This guide will help you understand the most important online safety rules that parents need to know.
There is a lot of information available about online safety, some contradictory and many years old.
The internet is now an integral part of our daily lives and should be a part of our family life.
Today, wild Pokemon roam around museums and digital blocks can be used to recreate The Great Fire of London. Who would want to miss the creativity and fun that the digital world offers?
Children would be missing out if they didn’t actively engage in digital endeavors. Research shows that digital-savvy children are much safer online.
What are the most important online safety rules for 2016? These are our top five tips
Digital resilience is more important than filtering or blocking.
Confident parenting is the best way to ensure that your children are safe online and make good decisions.
Content blocking tools are far less effective than allowing your child to self-regulate online by encouraging them, discussing boundaries, and being available for help if needed.
This is supported by the A shared responsibility: Building up children’s online digital resilience study, which was published by Parent Zone in 2014 by the Oxford Internet Group.
The study examined the online behavior of 2000 14-17-year-olds. It found that those who could self-regulate their use of social media and internet were more able to deal with potentially inappropriate or harmful content.
The study found that children who have developed digital resilience through parent support and self-regulation are more likely than those without it to find new opportunities and express themselves.
Vicki Shotbolt, Parentzone CEO, says that children need to be independent, take risks, and figure out their own way to deal with life. It becomes impossible to track what your child is doing online. You will rely on the things they learned early on and do everything you can to be there for them if they have any questions.
Do not limit the conversation you have with your child on ‘the internet safety conversation’
You might consider a headline about online safety a chance to talk with your child, but this shouldn’t be the end of your conversation about online safety with your child.
Talk about the online adventures of your children, be active, learn what they like to do, and ensure that safety is not an afterthought.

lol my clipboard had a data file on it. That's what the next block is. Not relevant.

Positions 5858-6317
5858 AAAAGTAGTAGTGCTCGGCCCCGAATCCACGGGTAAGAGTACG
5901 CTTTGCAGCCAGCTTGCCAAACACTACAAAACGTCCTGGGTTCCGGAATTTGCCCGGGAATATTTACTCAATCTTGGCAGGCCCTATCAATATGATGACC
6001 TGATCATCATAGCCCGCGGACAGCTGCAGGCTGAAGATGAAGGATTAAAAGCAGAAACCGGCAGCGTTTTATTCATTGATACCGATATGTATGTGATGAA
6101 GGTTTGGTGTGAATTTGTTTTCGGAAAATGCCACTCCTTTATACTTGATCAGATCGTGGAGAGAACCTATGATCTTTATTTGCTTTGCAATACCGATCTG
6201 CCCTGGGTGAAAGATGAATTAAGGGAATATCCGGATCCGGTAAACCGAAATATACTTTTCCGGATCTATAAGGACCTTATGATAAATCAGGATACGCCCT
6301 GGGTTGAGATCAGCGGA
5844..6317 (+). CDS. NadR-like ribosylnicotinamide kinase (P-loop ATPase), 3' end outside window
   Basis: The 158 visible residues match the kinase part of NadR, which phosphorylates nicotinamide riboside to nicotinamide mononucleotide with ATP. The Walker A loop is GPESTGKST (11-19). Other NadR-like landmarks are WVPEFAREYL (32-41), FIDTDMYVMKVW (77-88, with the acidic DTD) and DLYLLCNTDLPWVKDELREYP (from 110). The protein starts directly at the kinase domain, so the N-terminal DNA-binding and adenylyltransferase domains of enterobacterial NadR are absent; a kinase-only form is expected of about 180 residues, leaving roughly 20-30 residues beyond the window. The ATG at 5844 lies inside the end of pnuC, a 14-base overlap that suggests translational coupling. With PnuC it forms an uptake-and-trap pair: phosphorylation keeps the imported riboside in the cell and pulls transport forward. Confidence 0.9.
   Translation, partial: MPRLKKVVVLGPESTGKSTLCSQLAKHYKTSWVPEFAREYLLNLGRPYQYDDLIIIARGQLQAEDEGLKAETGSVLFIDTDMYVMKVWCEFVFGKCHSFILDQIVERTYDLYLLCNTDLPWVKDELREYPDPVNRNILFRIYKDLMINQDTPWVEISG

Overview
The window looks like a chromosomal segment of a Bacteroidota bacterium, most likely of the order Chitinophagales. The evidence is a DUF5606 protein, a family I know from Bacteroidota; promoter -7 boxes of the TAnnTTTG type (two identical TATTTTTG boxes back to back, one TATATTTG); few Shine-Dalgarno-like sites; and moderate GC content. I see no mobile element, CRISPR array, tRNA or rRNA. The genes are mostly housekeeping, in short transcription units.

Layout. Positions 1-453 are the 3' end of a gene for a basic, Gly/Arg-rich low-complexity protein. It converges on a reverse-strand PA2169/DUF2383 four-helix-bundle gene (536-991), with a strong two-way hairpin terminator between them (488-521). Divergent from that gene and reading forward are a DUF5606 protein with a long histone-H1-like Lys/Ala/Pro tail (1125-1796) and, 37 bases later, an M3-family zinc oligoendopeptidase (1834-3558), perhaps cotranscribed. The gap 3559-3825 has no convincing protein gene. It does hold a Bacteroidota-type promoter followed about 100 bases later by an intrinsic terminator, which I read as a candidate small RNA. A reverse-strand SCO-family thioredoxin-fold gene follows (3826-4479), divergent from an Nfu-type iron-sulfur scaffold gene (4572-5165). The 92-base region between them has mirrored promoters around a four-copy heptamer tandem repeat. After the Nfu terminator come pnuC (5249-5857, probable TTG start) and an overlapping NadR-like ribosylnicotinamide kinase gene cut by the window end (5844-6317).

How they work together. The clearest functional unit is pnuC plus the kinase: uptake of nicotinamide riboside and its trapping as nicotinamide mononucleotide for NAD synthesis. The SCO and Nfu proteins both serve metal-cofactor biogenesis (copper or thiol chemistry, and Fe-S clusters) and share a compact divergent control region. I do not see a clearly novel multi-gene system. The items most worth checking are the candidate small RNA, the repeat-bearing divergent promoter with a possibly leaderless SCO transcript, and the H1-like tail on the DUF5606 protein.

Talk to your child if they approach you about an online concern. Explain to your child that they won’t be in trouble for making a mistake, and that you are available to help them sort it out.
You can balance your interest in the online activities of your child with giving them space to be themselves
You can’t always be there for your children in the real world. However, they will learn how to navigate safely on their own. Online, the same rules apply.
Although it might be fun to play with your child online, or to organize online activities together, you should give them the space to make their own decisions, internalise safety messages and create their online identity.
The Oxford Internet Institute research found that young people who had the ability to understand safety messages and self regulate their internet activities were more likely than others to make better choices in potentially dangerous situations. They also have a greater chance to develop new skills, be creative, engage in civic activities, and build deeper social relationships.
Set boundaries and don’t be afraid of setting them
It doesn’t have to be easy for your child to explore the internet. Research has shown that online resilience is positively related to parental involvement. Children who have boundaries are more likely to feel secure online.
Discuss expectations about how they should act towards other online users – friends and strangers. Discuss the rules for sharing photos and images with others. Can they bring their tablets and phones to the dinner table? They can have them in their bedrooms.
Encourage them to make their own judgments based on the boundaries that you have established.
These boundaries should be part of your online conversation with your children. Rather than giving them rigid rules, it is better to encourage them use their judgment based on the boundaries that you set.
Instead of focusing on the length of, focus on howchildren utilize digital media.
A recent LSE briefing on Families & Screen Time affirmed this view. The report suggests that parents should pay more attention to the context and content of their children’s digital media use than how much time they spend on it.
The following are some ideas to consider:
- Is your child engaging in passive activities? Are they pursuing something exciting? Are they being creative? Are they talking to friends? Are they talking with people they don’t know?
- The child’s age. Children younger than 10 years old may require more controls to manage their screen time and balance it with other activities. Your older children might be better at setting time limits or agreeing to them.
- Is there a healthy mix of online and offline activities the child does regularly?
- Set a good example. Help your children not to be intimidated by the new technology and model positive digital habits for them.
“A lot of social media sites allow children to create an account at 13 years of age. However, it is important to consider the maturity of your child as well as their ability to comprehend what having a profile on social media really means. For example, strangers can see all of their activities and they could be contacted by them. You may not feel that it is the right time to allow your child an account at 13 years old.
“If you decide to allow your child to use social media, make sure you talk with them about safety online. Help them set up privacy settings and let them know that they can always reach you if they have any questions or concerns.